ARTISTIC students have reflected on the past to draw inspiration for the future by designing four stained glass windows for a new school chapel.
Students at St Michael’s Catholic Academy, Billingham, have created a series of striking glass art panels which will form the centrepiece of their new academy building.
The project, funded by St Michael’s Academy Parent Teacher Association and The Carmel Education Trust, enabled students from Year 9 and 10 to work with artists from Northern Star Stained Glass, of Newcastle, to produce the six foot high works of art.
Bryan Curtis, director of Northern Star Stained Glass, said: “We have been involved with the students at St Michael’s from the conception of their project, helping them to hone their drawings into workable designs and then turn them into stunning stained glass panels for their new school.
“Although this is the first time they have worked with glass all of the students picked it up really quickly and the results are amazing – they should all be really proud of what they have achieved.”
The four window panels, which depict images of a fish symbolising Christianity, St Michael’s sword, a dove representing the Holy Spirit and the Holy Trinity, will be hoisted into place within the new chapel and has been designed to be suspended above the ground floor.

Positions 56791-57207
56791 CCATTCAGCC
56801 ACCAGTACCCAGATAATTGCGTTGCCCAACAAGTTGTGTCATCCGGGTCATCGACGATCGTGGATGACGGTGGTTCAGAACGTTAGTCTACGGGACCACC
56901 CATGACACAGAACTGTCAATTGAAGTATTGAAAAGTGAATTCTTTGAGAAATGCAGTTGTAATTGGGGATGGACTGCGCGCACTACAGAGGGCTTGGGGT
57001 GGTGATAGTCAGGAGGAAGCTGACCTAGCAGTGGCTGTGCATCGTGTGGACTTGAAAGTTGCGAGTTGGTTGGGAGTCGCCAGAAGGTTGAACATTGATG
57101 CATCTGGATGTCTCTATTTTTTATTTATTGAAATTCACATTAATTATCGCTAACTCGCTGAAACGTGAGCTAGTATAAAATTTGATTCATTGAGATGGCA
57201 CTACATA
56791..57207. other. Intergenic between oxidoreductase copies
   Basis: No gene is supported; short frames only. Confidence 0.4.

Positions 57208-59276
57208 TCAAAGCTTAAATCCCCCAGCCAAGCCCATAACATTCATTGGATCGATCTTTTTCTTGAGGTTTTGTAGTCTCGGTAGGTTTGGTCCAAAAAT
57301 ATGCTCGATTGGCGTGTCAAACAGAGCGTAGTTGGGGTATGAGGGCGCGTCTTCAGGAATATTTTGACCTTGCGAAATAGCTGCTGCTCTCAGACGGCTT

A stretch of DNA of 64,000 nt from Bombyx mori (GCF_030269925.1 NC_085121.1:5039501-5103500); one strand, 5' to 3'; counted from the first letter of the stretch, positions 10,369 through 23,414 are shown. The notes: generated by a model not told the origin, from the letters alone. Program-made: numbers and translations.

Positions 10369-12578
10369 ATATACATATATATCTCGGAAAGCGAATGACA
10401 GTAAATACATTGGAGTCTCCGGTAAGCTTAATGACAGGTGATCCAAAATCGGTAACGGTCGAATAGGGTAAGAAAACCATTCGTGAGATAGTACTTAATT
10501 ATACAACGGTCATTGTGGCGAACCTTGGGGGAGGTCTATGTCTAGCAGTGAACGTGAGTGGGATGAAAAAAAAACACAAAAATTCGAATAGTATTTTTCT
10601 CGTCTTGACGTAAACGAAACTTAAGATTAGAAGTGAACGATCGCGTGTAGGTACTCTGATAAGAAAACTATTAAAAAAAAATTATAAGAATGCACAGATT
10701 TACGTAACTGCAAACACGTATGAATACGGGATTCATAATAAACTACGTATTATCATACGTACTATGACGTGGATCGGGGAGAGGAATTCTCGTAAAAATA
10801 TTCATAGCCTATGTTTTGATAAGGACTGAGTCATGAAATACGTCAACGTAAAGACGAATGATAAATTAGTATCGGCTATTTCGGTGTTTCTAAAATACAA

Chief Executive of Carmel Education Trust Maura Regan said: “The windows are absolutely fantastic, quite extraordinarily beautiful. It is so fitting that our students’ designs will be in the centre of our new academy for everyone to see.
They are so uplifting and symbolise the ethos of St Michael’s, where our students are always at the very heart of whatever we do.”
Headteacher Andrew Ramsey said everyone was glowing with pride in what has been achieved for the community of Billingham.
For Year 10 student Eve Winstanley, 14, who helped to design the St Michael’s sword panel alongside students Jude Smart, 15, Lily Nicholson, 15, Lily Bover, 14, and Mae Donohoe, 14, the glass windows will also count towards her GCSE art.
“This may be a one off project but it will last a lifetime,” said Eve, of Billingham.
“I never imagined that my art coursework would form part of the new academy building but I am so proud that it will be there forever for everyone to see.”
Twins Isobel and Masie Pritchard, 14, designed the fish panel with Adam Browne, 14, Caoimhe Ronan-Wilson, 13 and Max Rafferty, 14. Isobel said:
“We have really enjoyed the project and can’t wait to see them in place.”